Augmented Reality Application for HoloLens Dedicated to the Accuracy Test: Evolution and Results

Open Access
Conference Proceedings
Authors: Julien BarbierFranck GechterSylvain Grosdemouge

Abstract: Augmented Reality (AR) proposes new ways to visualize and to interact with virtual objects. Depending on the target interaction modality and the application requirements, different type of devices can be chosen. If AR on smartphones can propose a Graphical User Interface without impacting the immersion, AR headset procures a more immersive experience, the interaction modality relying mainly on hand gesture control even if various types of interactions modalities have been explored in literature. One of the most widespread headsets is the Microsoft Hololens which offers a documentation about the set-up of interactions between the users and virtual entities. However, the ergonomic of the proposed hand gesture needs to be learnt and is not intuitive for most people and cannot be well fitted depending on the type of application.The goal of this paper is to test, in a medical application perspective, the ergonomic of different types of human machine interface in AR, the impact of changes made by the return of the users and the usability of the final human machine interface. An application dedicated to the accuracy test of the headset has been made. This application has been tested by different users who never had any previous experience with AR headset before. The virtual object used inside this application is a simple cube to simplify the interaction with the virtual entity as much as possible. After that, a users’ return of experience protocol has been propose. It has been used to feed proposals for changing interaction modalities in the application. This return of experience is based on the estimation of the ease to place the virtual entity relatively to elements of the real world, the estimation of the ease to orientate the entity and the estimation of quality of the visualization. At the end of the protocol, the final human machine interface is tested, and a comparison is made between the different types of interaction modalities proposed.Among the proposed solutions, the one without any graphical user interface artifacts (i.e. using only hand tracking to interact with the cube) results in bad comprehension and manipulation that can lead to prevent the use of this application. One explanation can be tied to the lack of precise hand tracking which can result in bad hand pose. The second solution, based on the addition of a 3D plane GUI, demonstrates a more precise appropriation of the AR context. However, the GUI plane must be positioned manually by the user to have better result. Besides, results shows that the cube must be rendered with boxes to delimit the edge and thus helping the user to make the cube closer to his/her perception expectations.These experiments showed that the use of world anchored graphical user interface for high accuracy application is needed to provide a better understanding for newcomers and can be considered as an intuitive way to use the application. If for most entertainment applications the hand interaction can be sufficient, the hand tracking is not accurate enough for the moment to allow a high precision positioning of virtual entities for medical application.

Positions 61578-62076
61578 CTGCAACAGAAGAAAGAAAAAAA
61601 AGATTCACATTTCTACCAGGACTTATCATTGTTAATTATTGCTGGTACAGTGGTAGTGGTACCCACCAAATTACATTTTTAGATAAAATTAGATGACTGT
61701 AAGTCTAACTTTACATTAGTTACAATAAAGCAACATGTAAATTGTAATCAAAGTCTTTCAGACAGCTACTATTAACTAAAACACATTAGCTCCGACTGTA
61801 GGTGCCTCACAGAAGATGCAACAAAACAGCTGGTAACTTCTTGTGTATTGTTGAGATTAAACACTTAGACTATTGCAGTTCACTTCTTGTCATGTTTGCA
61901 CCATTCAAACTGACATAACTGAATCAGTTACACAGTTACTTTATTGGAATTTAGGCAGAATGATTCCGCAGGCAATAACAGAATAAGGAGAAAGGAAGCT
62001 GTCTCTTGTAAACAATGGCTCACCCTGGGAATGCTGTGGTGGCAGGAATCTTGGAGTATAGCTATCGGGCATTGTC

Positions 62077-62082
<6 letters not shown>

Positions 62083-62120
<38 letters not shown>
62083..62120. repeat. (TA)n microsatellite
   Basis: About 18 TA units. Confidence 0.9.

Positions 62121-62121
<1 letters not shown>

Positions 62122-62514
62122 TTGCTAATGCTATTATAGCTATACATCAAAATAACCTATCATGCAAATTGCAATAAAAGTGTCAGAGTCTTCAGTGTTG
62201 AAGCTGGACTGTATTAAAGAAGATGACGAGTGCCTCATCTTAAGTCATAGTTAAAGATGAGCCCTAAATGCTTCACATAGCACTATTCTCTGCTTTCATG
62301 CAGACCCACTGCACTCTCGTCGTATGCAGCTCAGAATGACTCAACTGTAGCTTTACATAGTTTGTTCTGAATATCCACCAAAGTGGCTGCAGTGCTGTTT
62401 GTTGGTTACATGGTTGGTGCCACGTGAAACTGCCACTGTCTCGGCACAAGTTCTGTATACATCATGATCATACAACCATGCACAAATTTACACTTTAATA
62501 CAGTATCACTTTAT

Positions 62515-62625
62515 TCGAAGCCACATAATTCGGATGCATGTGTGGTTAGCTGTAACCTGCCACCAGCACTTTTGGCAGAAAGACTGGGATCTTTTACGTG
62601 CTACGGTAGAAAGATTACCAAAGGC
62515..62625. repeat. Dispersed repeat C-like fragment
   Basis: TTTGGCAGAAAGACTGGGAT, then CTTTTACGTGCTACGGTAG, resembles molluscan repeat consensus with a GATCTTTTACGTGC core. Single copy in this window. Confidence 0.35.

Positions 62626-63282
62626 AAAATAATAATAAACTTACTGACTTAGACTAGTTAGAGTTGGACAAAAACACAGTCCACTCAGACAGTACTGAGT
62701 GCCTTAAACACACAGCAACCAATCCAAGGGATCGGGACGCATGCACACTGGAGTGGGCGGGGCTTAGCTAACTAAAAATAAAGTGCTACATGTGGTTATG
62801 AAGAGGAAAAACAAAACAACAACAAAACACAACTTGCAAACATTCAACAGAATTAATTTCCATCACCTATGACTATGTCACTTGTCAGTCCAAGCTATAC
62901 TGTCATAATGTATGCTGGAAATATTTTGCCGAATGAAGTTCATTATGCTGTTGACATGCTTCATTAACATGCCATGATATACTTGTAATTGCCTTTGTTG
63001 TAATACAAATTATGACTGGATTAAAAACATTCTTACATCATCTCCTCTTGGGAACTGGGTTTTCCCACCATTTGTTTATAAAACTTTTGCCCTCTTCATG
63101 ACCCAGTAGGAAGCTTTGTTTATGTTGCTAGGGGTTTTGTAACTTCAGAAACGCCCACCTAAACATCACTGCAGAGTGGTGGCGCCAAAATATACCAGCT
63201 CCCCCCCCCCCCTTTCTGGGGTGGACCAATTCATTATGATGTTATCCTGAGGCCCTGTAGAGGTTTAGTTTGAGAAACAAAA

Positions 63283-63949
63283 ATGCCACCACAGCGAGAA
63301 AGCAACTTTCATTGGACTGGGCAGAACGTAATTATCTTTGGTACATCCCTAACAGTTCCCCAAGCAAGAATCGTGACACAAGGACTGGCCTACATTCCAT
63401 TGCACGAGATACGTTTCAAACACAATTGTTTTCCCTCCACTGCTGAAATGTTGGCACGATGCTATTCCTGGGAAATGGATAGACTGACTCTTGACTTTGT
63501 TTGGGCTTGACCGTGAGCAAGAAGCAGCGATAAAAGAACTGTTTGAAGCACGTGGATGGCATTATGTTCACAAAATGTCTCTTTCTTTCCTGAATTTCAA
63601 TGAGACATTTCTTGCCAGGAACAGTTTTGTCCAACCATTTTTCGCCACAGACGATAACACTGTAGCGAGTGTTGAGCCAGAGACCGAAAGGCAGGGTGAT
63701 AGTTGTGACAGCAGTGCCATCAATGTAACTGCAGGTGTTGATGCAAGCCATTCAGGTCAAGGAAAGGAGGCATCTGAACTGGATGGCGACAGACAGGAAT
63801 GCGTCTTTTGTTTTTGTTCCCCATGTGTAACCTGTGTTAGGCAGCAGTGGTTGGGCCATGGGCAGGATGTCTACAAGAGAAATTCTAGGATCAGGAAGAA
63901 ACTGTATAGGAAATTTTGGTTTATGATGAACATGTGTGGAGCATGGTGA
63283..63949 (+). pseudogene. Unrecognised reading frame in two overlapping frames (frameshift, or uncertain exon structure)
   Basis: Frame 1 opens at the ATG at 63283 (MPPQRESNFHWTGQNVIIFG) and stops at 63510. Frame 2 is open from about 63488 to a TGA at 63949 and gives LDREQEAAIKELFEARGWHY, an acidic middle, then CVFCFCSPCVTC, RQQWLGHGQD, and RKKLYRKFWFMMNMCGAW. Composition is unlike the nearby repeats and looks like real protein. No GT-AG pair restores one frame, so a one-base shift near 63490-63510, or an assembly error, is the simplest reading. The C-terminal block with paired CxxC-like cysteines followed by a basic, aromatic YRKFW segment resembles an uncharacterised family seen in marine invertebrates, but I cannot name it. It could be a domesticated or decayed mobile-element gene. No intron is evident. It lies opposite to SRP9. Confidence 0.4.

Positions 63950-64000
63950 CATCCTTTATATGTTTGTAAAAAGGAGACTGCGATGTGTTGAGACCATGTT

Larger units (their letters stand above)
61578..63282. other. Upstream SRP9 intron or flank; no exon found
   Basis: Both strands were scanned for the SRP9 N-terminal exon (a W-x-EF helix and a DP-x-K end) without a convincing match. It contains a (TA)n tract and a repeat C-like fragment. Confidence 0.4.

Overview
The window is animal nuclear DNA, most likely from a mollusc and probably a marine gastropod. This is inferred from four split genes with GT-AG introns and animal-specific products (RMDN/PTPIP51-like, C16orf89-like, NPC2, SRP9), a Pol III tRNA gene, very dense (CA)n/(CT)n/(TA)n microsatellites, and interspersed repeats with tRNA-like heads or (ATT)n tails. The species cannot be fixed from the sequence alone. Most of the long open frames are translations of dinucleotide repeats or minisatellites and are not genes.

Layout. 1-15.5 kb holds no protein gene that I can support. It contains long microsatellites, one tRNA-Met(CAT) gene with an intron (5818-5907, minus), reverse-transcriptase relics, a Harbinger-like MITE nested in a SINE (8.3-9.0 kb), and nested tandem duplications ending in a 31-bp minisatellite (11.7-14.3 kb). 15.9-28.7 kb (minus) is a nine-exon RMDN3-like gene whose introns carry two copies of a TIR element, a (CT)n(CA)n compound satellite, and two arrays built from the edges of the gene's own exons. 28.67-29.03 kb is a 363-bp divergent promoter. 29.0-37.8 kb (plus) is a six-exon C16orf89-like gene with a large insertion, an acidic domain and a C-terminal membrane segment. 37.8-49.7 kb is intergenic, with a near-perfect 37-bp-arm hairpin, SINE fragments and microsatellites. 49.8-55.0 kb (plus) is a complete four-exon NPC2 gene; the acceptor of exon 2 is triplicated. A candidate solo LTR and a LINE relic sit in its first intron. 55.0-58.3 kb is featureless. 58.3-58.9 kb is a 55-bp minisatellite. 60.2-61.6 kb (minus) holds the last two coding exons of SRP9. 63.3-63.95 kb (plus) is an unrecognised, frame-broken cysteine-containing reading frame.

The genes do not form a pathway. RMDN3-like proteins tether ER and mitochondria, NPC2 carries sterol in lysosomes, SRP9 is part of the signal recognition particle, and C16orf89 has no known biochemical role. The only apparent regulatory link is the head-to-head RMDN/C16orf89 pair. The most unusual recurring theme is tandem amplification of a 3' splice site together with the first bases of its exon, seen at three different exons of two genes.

Keywords: AR, MR, Ergonomic, GUI, High Accuracy Application

DOI: 10.54941/ahfe1002097

Cite this paper: